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Essential Etiquette for Interviews: From Handshakes to Goodbyes

Young female professional in a suit showing interview etiquette by shaking hand of male hiring manager sitting at a desk in an office

Every hiring manager has a horror story about an interview candidate who showed up late, chewed gum, told a crude joke, and offended multiple people during their short interaction with the company. You don’t want to be that horror story. 

These interview etiquette tips will ensure you don’t make any social gaffes and instead come across as polished and competent on interview day.

What is etiquette?

First things first: what exactly is meant by etiquette?

Etiquette is a word that refers to the generally accepted norms for polite behavior in society. Think of it like a code of conduct. Etiquette dictates the actions, attitudes, and manners that are generally viewed as proper within a community. In this case, the community we’re discussing is the professional world. 

You were probably taught many etiquette lessons from a young age, like chewing with your mouth closed and holding the door for the person entering a building behind you. A similar set of guidelines exists for the workplace. 

Proper etiquette can be different depending on the circumstances. For example, you’d behave differently while having a fancy meal in a five-star restaurant than you would around the dinner table in the home of one of your best friends. This is why it’s important to understand the etiquette expectations that are specific to an interview setting.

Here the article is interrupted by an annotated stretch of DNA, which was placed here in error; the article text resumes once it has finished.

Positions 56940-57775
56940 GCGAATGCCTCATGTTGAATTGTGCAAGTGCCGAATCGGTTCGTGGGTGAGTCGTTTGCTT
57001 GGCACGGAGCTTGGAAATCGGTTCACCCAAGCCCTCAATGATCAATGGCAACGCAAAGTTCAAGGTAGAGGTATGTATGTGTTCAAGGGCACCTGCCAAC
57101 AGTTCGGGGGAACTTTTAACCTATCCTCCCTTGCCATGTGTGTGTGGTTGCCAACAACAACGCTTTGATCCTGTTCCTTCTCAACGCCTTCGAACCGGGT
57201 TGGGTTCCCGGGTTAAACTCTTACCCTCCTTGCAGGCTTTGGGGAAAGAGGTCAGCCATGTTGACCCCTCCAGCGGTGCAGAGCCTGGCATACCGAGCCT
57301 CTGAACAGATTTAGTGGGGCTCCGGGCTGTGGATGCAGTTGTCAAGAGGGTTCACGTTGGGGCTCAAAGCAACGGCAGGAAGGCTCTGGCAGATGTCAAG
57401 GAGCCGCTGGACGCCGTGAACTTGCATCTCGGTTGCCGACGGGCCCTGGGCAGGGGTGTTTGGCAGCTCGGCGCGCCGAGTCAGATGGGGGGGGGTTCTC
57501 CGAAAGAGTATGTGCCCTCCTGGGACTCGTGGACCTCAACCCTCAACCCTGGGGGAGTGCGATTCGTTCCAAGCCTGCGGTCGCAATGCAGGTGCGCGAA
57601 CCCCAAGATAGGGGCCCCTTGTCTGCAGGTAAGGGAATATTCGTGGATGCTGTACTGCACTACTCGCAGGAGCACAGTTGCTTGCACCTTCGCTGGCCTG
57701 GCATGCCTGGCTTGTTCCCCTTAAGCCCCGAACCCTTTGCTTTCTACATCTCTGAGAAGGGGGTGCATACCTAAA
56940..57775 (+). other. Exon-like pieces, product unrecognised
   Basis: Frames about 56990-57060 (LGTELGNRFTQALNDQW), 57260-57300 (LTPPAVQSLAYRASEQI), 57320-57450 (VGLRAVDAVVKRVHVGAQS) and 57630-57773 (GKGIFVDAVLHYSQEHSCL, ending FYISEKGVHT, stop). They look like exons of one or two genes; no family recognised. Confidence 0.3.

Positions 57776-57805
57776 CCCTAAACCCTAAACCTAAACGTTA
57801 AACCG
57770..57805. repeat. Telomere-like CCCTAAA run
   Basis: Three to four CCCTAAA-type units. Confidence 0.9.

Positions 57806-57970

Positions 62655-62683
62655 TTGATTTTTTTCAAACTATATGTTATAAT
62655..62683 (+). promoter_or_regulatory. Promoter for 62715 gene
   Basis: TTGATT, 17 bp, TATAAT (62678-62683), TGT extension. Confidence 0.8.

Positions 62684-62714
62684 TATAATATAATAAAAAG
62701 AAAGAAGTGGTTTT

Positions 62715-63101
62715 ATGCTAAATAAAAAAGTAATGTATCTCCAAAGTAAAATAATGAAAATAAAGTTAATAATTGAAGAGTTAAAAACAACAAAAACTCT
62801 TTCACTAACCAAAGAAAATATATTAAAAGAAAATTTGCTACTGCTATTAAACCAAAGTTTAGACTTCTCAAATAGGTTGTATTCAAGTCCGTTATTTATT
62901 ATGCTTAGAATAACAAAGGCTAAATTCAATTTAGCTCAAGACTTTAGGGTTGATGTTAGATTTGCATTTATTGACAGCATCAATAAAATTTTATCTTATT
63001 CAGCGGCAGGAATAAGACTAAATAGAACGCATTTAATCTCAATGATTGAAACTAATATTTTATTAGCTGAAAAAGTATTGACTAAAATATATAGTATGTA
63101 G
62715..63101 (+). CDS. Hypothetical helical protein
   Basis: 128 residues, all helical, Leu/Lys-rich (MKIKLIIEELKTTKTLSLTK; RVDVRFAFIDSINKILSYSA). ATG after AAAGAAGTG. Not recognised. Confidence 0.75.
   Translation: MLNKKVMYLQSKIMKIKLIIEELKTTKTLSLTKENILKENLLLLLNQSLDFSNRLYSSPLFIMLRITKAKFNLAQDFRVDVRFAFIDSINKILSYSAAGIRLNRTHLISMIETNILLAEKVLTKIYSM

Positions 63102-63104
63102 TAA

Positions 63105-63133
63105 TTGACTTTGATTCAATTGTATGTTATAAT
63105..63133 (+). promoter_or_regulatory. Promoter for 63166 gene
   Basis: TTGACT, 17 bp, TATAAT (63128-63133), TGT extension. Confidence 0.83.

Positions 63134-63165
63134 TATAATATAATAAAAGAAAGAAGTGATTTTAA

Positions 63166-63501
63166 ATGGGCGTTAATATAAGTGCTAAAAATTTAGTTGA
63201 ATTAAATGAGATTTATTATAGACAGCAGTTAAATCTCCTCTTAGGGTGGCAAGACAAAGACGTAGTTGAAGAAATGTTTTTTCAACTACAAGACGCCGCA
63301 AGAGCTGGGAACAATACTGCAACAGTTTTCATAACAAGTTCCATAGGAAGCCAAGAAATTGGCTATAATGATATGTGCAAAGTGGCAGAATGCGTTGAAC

Why etiquette matters in an interview

It makes a good impression

In a job interview, you’re being judged on your skills first and foremost, but the whole package matters. Using proper etiquette makes a positive impression not only on your interviewer but also on everyone you interact with on interview day, which can strengthen your overall candidacy.

It demonstrates professionalism

Hiring managers value soft skills like communication and attention to detail. Etiquette helps you embody these characteristics by showing up on schedule, thanking the interviewer for their time, and being prepared with knowledge of the company. These small behaviors add up to a strong overall image of professionalism. 

It makes you seem easy to work with

You could be the best at your job, but getting hired and staying employed will be harder if you’re difficult to work with. Following interview etiquette shows employers that you’re easy to work with and instills confidence that you’d fit seamlessly within the office culture. 

It communicates enthusiasm

Many etiquette rules revolve around how you present yourself. Things like dressing in proper interview attire, smiling, and speaking confidently demonstrate your sincere interest in and enthusiasm for the position, which hiring managers love to see.